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CT6Mblack

Microtonal Music

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Forgive me if this isn't the appropriate forum under which to post this, but it seemed more fitting than the others.

 

I'm wondering if anyone knows of any artists that frequently use microtonal scales in their recorded music. I know it's often an odd sound that doesn't typically register as "pleasing" to our ears, but I was just curious about it and its use in general and wanted to know if you guys knew of anyone who did this regularly in their music.

 

Thanks

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Eastern stuff obviously. You want western stuff? John McLaughlin, Jeff Beck. Hendrix, Scott Henderson, Brittany Spears...

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Blues is often said to be microtonal, in that "blue notes" are in between the fixed pitches of the western 12-note scale.

So anyone who plays or sings blues deals in microtones, albeit in a familiar formulaic way. (In blues convention, only certain microtones are "right"; others are "out of tune".)

 

For true microtonal music in the west, you need avant garde gurus like Harry Partch.

http://en.wikipedia.org/wiki/Harry_Partch

 

Essentially, the 12 equal octave divisions of conventional western music are only necessary if you're going to use traditional harmony - chords, etc. Our chordal system (tonality, functional harmony) only makes sense (only sounds "in tune") if we stick (close enough) to 12-tone equal temperament. Western harmonic music has more or less dictated the narrow choice of scales that we use.

Types of music that don't employ harmony are much freer to use microtones, for expressive melodic embellishment. Indian raga, for example, which mostly uses 7-note scales, but also recognises 22 octave divisions (shrutis).

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I prefer the orchestral approach to this stuff. Not familiar with any of the following but it's the best of the initial search returns.

This one is very "detuned" but more like disfigured music yhan microtonality.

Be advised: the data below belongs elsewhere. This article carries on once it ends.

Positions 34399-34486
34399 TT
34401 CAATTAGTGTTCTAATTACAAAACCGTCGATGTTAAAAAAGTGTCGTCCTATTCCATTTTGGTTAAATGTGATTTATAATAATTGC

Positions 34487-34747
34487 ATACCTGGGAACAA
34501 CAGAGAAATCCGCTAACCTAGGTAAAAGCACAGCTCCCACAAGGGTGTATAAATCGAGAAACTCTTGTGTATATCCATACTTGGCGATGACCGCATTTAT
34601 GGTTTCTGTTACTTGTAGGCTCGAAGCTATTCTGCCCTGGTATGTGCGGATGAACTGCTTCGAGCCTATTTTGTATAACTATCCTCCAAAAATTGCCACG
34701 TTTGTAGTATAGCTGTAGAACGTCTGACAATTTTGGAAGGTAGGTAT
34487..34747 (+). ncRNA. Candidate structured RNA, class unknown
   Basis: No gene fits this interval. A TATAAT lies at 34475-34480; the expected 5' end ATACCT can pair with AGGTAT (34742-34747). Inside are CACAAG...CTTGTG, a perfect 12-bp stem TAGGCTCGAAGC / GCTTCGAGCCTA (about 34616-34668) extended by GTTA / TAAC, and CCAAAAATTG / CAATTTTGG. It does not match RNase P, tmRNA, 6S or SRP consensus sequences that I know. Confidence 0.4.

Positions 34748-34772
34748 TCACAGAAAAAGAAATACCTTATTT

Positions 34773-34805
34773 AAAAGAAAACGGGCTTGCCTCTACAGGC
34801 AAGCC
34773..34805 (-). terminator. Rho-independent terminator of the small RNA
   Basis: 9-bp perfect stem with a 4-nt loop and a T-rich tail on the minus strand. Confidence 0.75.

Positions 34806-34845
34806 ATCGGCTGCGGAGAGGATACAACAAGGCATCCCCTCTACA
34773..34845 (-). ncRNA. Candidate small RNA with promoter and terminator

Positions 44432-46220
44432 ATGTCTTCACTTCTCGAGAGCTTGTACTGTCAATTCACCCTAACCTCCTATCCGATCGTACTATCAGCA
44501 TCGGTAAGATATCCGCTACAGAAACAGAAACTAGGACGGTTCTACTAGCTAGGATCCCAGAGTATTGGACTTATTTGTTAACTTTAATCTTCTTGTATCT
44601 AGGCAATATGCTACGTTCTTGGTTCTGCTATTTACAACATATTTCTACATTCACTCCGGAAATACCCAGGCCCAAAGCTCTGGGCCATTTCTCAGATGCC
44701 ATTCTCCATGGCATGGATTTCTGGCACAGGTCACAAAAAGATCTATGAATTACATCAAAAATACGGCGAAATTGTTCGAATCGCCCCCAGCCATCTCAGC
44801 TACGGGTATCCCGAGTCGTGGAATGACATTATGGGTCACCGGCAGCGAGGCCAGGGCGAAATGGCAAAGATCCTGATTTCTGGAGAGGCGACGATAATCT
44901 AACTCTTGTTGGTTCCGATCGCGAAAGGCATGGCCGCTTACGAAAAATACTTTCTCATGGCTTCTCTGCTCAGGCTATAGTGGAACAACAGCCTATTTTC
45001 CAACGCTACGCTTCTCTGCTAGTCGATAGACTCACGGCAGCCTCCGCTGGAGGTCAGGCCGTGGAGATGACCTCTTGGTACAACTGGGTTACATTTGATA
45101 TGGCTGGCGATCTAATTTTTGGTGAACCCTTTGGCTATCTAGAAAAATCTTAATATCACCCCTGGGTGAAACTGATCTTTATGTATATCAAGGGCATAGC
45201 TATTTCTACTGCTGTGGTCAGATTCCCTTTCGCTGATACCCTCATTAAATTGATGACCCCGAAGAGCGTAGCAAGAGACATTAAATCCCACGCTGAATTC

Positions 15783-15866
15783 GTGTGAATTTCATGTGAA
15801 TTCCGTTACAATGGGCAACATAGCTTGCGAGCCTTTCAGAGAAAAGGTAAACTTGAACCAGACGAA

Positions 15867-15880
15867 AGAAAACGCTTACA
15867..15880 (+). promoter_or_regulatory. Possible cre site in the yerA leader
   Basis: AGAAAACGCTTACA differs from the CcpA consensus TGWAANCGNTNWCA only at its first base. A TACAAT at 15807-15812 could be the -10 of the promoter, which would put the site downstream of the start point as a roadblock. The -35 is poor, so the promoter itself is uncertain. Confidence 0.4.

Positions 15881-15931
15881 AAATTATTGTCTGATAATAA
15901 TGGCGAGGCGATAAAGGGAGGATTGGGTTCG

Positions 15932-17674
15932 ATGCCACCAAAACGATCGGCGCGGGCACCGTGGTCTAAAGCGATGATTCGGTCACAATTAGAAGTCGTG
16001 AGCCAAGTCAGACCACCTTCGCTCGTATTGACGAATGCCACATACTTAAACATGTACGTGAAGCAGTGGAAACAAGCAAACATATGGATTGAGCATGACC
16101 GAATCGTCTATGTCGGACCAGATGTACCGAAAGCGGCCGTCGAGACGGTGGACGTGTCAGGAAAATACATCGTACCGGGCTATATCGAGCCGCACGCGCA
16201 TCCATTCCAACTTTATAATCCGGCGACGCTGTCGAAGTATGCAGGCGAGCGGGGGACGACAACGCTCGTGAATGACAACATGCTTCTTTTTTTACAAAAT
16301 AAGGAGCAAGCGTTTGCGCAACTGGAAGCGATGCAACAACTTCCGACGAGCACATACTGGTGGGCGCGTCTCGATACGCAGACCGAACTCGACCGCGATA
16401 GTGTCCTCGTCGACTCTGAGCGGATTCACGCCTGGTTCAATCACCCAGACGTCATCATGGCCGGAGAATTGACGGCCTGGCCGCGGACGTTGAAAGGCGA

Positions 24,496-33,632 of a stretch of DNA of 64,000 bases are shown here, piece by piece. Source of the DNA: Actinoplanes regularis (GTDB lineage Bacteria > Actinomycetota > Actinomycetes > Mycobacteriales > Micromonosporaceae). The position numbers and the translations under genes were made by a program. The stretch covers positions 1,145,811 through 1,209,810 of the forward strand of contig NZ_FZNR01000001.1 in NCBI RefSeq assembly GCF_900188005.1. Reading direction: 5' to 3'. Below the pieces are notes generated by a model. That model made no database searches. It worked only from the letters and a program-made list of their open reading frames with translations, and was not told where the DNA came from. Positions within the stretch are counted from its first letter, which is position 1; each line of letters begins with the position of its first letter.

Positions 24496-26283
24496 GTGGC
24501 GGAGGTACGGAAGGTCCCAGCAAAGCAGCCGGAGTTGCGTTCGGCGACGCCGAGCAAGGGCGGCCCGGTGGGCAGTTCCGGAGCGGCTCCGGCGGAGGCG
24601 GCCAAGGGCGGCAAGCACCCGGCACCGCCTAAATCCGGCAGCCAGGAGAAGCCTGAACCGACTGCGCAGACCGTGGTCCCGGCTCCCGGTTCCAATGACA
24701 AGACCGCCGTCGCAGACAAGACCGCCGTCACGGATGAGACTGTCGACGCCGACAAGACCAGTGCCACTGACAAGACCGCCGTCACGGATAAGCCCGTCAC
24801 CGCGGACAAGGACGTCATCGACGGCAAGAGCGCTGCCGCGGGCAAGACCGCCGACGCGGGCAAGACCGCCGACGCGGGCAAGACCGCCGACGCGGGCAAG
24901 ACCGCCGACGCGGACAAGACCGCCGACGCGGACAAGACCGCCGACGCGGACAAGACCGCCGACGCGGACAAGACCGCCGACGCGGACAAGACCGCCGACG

[video=youtube;Nxrfoar3HfQ]

Edited by 1001gear

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I actually stumbled upon Easely Blackwood yesterday morning. He has an album of different songs written in various different equal temperaments. I was just curious to see what was out there since it's not common in popular music for obvious reasons. This guy wrote in equal temperaments with anywhere from 13-24 tones. Apparently though, that Harry Partch guy you mentioned has done stuff in up to 43 tones. However, they're unequal. Anyway, thanks for that! I'll look into him!

Edited by CT6Mblack

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Haha Had you not posted I'd be perusing everything but. I am a drummer though and so deal with indefinite tonality on a daily basis. Ahma post more junk as I come across it if you don't mind.

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In the previous example the score not only expands the media into the visual dimension, it gives you confirmation of order even though it is in this case after the fact. It also provides an accurate map of what to expect - very useful when dealing with the bizarre.

 

Compare to this staple sans movie.

 

[video=youtube;aI0P1NnUFxc]http://www.youtube.com/watch?v=aI0P1NnUFxc

 

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I guess this is a pop/folk tune but it's kinda cool. Can anybody translate?

 

I think He's singing about a lost valley or a lost toadstool, not sure. But I love the fretless classical guitar idea. I play/write jazz, fretless bass, lots of microtone stuff. Microtone harmonizing can be a lot of fun, getting, the right degrees of dissonance, since harmonies based on pure Pythagorean fractions won't work.

Of course it's not a problem so much with pink and white noise-based compositions like some of the other stuff above.

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The string parts in the Schnittke Piano Quintet has alot of quarter tones in it. If you look at the score, there's alot half sharps and half flats, and you can clearly hear them.

I absolutely LOVE how he made them fit so well against the piano that isn't capable of playing those notes. The harmonic texture is just beautiful to me.

 

 

Edited by SoulSonicFX

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